• the song starts out right, but the drummer has a little too much adrenaline and Red Bull pumping through his veins, so the song takes off like a rocketship and is going way too fast
  • they get to the guitar solo part and the guy’s hitting all the wrong notes and you’re thinking: “I don’t even play guitar but I know that that’s not how it goes …”
  • the singer is singing the last chorus and the other guys are backing him up for that big sound, but they’re all singing different words and everyone in the audience is confused
  • all of this cacophony takes place during the first set, which causes the people in the bar to clear out
  • second set starts at 10pm, but the bar is empty and the band is booked ‘til 1am – it’s gonna be a loooong night!
  • The bar owner says “thanks, but no thanks” when the band leader tries to book there again

 

Organizations with different team members who do things in similar ways who follow a time-tested strategy, in this analogy, are like the tight, well-rehearsed bar bands where:

  • everything sounds just right
  • there are subtle variances from the original recordings, but for the most part, they’re 95% dead-on
  • they have their transitions from song-to-song down and they’re keeping the audience moving!
  • 2nd set kicks off at 10pm and this place is packed!
  • the bar is making tons of money, the experience is optimal, and the bar owner can’t wait to get this band back in
  • maybe they’ll even offer them a regular gig throughout the year?

 

Now, I speak from personal experience with all of this – I’ve been on both sides of this fence with bands AND with marketing and sales teams at different organizations.

I think that this all really comes down to that ever-present battle that we all face of trying to find the right balance of logic and emotion. Music has certain logical elements, like structure and timing and tuning, and when all the elements come together just right, it creates that certain “feel” that takes you back to that special place (or gets you amped up and ready to go).

But with playing music, just like in marketing and sales, if you focus too hard on the logical elements, it becomes very possible to lose that feel, and vice versa. Like, if you go on stage and wing it every time, then you’ll have some great moments, for sure, but they’ll be buried under the mess of an overall sloppy performance, which ultimately detracts from the experience your band provides. So yes, I think it is very possible to go too far in either direction when it comes to logic and emotion.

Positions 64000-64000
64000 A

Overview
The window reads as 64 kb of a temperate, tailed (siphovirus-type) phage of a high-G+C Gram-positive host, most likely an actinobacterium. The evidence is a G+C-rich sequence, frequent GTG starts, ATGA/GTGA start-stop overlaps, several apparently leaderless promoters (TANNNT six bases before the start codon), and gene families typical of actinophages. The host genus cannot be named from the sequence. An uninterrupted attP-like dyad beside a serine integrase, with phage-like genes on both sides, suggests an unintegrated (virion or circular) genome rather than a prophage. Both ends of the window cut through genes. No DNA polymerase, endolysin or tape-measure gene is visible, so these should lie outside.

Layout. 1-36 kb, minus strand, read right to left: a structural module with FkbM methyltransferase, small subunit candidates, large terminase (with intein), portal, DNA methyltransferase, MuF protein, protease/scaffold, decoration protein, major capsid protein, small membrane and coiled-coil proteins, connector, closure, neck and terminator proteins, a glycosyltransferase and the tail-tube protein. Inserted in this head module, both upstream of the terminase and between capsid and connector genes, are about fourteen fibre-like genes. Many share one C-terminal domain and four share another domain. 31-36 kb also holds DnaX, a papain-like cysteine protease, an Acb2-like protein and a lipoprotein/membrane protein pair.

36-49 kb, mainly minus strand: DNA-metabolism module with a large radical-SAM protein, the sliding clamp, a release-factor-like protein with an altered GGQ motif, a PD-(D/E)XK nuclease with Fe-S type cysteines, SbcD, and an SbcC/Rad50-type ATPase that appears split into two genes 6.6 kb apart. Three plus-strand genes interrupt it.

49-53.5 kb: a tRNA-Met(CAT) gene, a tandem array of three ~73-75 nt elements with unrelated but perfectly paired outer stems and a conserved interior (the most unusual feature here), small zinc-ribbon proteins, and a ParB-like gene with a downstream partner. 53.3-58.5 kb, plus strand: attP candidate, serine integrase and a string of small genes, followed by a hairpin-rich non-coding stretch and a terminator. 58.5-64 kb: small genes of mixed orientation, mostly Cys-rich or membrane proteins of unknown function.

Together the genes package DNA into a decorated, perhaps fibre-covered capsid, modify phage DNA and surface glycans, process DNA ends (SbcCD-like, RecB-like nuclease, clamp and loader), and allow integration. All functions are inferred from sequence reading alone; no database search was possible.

Consider how no one ever goes home after a concert thinking:

  • You know what? On the third song, the guitar player really nailed that solo!”
  • Or how: “The transition from the end of the 11th song going right into the 12th song was out of this world!

Same thing with your sales process – no potential client ever goes through all the steps and reflects back, thinking:

  • That was a well-executed marketing-to-sales handoff!”
  • Or how: “That one thing he / she said during the 30th minute of the demo presentation really made a lot of sense!

When you analyze the experience your organization provides, you’ll be able to identify the logical elements, get them all lined up just right with the right structure and sequence, refine the formula, and once you have it all down, you can then replicate that ideal, optimal experience that makes your clients feel right about doing business with you.  

The P.L.A.T.E. Framework for Initial Interactions

“I don’t know … I just have this, certain way of speaking … that … gets people to … take me seriously …”

I remember explaining this to my VP when I was first starting out here, and really, I’ll admit:

I’ve never been a manager or a trainer or anything like that prior to my time with this organization (at least not in the corporate world), so a lot of what I’m showing you really comes from just the right combination of experience and luck and a little bit of misfortune, too.

And yes, I have a degree in communications, but there’s only been a fraction of what I’ve shared throughout all this that came from that. Most of what I’ve shared is really bits and pieces that I’ve picked up along the way from:

  • the Army
  • different trainings and experiences (both good and bad), at the different organizations I’ve worked at
  • spending time on both sides of the marketing and sales fence